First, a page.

By Stan Maddux
FISHERS, Ind. – A new taxpayer-operated park and working farm raising things like sweet corn, cows and chickens is illustrating how food is produced and feeding the public.
A ribbon cutting was held Aug. 6 at the Fishers AgriPark, a 33-acre urban farm that might be the first of its kind in the nation.
A nature trail connects the animal and produce areas to a 5-acre, open play farmed themed area and event space to incorporate agriculture, recreation and fun with the experience. Users can engage in hands-on activities like harvesting as they mingle with the animals and learn about modern farming practices along with the innovations in agriculture needed to feed the world.
The business side of agriculture is also part of the teaching.
Fishers Mayor Scott Fadness said the park was created primarily to bridge the gap between farming and residents whose family ties to agriculture generations ago are more distant now.
“Connecting future generations to the roots of Fishers’ past through hands-on farming experience will not only remind us of our city’s history but teach all residents the breadth of impact agriculture has on each of us,” he said. “We look forward to sharing this exciting new park with our residents.”
The food produced at the farm just north of Indianapolis will be available to the community at no cost.
The Agri-park includes 3,000-square-feet of high tunnels for growing produce like tomatoes and peppers on a more year round basis. Greens, onions, potatoes, sweet corn, broccoli, peas and other vegetables are raised seasonally in open fields.
There’s also a 3-acre produce garden for the public to take home what they pick free of charge, officials said. Among the other features is a 5-acre area home to cows, chickens and eventually horses, pigs, goats and sheep, and a programming barn that will provide educational space for public and school based educational offerings.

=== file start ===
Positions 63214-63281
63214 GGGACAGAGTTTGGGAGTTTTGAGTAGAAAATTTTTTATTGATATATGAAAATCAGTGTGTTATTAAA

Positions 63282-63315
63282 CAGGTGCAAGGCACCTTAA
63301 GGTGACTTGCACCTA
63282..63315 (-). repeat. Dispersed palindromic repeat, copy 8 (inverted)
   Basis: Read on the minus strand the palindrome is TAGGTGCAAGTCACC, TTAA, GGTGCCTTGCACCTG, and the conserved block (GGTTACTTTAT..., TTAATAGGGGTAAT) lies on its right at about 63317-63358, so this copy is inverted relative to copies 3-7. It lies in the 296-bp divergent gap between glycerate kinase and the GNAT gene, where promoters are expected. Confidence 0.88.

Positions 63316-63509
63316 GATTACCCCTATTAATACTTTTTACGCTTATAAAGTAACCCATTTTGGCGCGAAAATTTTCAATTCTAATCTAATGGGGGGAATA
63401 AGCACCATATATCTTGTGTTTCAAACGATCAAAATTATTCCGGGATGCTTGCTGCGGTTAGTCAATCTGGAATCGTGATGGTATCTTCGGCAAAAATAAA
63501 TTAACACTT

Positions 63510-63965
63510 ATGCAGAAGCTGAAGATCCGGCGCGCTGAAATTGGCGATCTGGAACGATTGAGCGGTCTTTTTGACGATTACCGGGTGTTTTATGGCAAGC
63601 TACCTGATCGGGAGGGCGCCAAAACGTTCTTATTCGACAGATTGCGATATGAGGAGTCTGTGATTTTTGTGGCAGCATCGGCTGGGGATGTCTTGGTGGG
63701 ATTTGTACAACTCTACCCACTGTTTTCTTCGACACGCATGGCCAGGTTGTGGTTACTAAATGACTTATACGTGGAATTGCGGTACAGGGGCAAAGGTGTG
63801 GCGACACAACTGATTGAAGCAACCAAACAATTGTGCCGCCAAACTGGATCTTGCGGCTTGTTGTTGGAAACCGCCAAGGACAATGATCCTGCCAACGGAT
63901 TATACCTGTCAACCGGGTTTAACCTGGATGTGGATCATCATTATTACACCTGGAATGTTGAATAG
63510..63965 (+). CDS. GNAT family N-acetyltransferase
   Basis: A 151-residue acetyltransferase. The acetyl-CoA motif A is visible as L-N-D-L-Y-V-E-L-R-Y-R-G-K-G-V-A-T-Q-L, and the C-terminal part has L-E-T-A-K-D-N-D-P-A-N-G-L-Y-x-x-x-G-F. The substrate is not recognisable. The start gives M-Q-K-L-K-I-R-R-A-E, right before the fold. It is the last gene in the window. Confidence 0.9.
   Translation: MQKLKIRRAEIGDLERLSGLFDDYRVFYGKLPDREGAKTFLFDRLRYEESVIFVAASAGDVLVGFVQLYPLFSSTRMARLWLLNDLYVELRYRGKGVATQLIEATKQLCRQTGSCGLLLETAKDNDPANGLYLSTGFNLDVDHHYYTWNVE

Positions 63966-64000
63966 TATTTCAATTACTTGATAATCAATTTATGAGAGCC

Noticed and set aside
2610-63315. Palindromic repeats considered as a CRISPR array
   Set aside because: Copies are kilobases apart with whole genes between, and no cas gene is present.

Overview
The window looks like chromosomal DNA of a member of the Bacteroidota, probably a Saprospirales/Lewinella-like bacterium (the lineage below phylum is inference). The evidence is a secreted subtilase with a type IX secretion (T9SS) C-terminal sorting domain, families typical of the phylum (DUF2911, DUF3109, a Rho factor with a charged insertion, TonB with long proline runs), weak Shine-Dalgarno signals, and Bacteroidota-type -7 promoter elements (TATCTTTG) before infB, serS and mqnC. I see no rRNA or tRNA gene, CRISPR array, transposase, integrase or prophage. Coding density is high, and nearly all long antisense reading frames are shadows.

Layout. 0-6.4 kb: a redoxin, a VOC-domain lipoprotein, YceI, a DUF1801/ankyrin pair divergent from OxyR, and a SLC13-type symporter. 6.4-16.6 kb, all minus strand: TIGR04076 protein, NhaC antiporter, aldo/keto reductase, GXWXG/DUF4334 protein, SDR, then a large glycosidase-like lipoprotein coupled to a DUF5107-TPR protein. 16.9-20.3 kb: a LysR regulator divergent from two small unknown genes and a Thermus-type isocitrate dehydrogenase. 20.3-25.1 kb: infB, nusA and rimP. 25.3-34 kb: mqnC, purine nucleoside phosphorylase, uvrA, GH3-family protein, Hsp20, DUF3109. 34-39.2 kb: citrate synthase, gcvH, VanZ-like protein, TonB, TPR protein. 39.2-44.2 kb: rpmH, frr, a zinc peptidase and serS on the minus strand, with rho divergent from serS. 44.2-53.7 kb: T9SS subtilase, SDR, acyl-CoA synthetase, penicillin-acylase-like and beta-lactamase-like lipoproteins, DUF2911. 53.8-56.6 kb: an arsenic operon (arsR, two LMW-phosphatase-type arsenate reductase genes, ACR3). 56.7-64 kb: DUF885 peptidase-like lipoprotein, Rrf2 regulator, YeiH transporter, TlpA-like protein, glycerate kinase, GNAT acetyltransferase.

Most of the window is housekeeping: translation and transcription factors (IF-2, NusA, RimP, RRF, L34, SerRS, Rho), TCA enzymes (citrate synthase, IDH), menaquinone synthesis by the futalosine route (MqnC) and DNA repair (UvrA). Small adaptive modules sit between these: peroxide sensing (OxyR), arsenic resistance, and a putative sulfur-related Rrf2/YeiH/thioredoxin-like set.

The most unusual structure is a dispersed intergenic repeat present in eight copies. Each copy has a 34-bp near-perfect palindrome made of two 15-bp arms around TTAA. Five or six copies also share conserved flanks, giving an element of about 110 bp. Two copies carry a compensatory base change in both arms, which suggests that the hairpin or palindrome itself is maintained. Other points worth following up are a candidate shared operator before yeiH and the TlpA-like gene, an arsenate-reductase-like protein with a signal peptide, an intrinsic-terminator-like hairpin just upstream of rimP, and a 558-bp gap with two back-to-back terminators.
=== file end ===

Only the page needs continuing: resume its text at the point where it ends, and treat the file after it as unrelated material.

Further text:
There’s also a nursery containing 200 trees planted in April for replenishing trees in the parks, facilities and along roadways in the upper income community of more than 95,000 citizens.
The farm will also feature a corn maze, pumpkin patch and sunflower field for programs and picture taking during the fall. The maze will be in what’s now 10 acres of field corn.
Presently, guests must register for a spot during 10 grand opening sessions from 5 p.m. to 7 p.m. every Tuesday and Thursday until the end of August. The Agri-park will then operate on a more open basis to the public.
“We can’t wait to invite the community to this new space and will have ample opportunities to volunteer, learn, discover and be part of something very special,” said Sarah Sandquist, director of the Fishers Park Department.
Face masks are required when guests are not able to socially distance themselves with people not from their households, she said.
The Agri-park is on land overgrown with weeds and littered with trash when donated to the city in 2018, officials said.